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NTSB investigators focus on 'design problem' with braking system after Chicago commuter train crash

CHICAGO (AP) — Federal safety officials investigating a Chicago commuter train crash that injured nearly 40 people when it slammed into snow-removal equipment are focusing on a “design problem” with its braking system.

National Transportation Safety Board Chairperson Jennifer Homendy said the Chicago Transit Authority train was traveling at 26.9 mph (43.3 kpm) on Thursday when it struck the snow-removal equipment, which was on the tracks conducting training for the winter season.

She said that based on preliminary information she believes that equipment, with six CTA workers onboard, was stopped when the train crashed into it.

Homendy said NTSB's initial calculations based on the train's speed and other factors such as the number of passengers on board indicate it was designed to stop within 1,780 feet (542.5 meters) to avoid something its path. But that didn't happen, and it crashed into the snow-removal equipment.

“Our team was able to determine that it was in fact a design problem. The braking distance should have been longer,” she said Saturday during a briefing with reporters, adding that a “brand new” system on the same tracks would have had 2,745 feet (837 meters) to stop to avoid a crash.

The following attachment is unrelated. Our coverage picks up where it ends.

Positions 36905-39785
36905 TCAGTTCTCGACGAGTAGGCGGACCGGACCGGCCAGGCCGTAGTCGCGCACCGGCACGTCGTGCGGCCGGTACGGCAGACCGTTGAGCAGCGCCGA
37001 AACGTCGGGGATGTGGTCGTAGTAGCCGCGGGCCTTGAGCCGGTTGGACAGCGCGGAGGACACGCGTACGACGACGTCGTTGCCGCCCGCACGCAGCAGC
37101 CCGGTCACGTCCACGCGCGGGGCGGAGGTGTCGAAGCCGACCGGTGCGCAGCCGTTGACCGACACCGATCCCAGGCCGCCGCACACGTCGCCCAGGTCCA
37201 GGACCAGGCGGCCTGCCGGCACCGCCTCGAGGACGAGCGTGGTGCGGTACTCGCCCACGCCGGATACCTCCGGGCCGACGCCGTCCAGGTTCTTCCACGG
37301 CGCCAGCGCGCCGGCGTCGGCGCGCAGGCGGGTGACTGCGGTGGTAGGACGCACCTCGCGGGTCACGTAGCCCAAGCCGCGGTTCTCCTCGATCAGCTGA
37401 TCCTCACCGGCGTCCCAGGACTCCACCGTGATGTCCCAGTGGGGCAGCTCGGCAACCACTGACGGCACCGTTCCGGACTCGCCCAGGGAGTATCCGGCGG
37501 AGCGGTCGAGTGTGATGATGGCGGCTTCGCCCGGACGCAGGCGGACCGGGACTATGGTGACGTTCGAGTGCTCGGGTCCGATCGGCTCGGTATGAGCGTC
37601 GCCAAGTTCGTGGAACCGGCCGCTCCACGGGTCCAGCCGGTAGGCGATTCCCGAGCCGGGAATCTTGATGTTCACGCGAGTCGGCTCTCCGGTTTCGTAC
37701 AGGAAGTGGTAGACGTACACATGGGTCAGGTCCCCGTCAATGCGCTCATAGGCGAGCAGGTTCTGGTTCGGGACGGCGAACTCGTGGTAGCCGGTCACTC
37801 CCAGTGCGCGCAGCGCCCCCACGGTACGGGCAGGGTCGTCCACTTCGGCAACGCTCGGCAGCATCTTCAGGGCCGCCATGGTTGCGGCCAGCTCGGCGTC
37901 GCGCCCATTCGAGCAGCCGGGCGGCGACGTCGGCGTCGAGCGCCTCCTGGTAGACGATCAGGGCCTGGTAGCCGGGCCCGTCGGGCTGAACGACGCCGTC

Homendy said NTSB investigators are “very focused on the design issue and the braking and why the train didn’t stop.” She said they are also reviewing CTA’s braking algorithm to determine whether or not it is sufficient.

Investigators know the train's wheels were slipping as the conductor was braking the train prior to the impact and they have found thick, black “debris residue” on the tracks that are still being assessed, she said.

Homendy said the NTSB has determined there was nothing wrong with CTA’s signal system and how it communicated with the train, but again cautioned that is a preliminary finding that could change.

CTA data shows that during November there have been 50 other times when its trains have had to slow down due to other equipment stopped on the tracks ahead, and none of those resulted in a crash, Homendy said.

She said investigators cannot say yet whether other CTA trains might also have similar braking system issues, but she stressed that CTA’s system is safe.

“I would take the train tonight, tomorrow. I have no safety concerns about taking the train,” Homendy said, noting that 43,000 Americans die in motor vehicle crashes each year.

Homendy said Friday that the NTSB will likely need a year to 18 months to produce a final report with an analysis of what happened, conclusions and recommendations.

In Thursday's crash, the CTA train was heading south from Skokie when it rear-ended the snow-removal equipment on Chicago's North Side. Thirty-eight people were hurt; 23 were taken to area hospitals. No one suffered life-threatening injuries, officials said.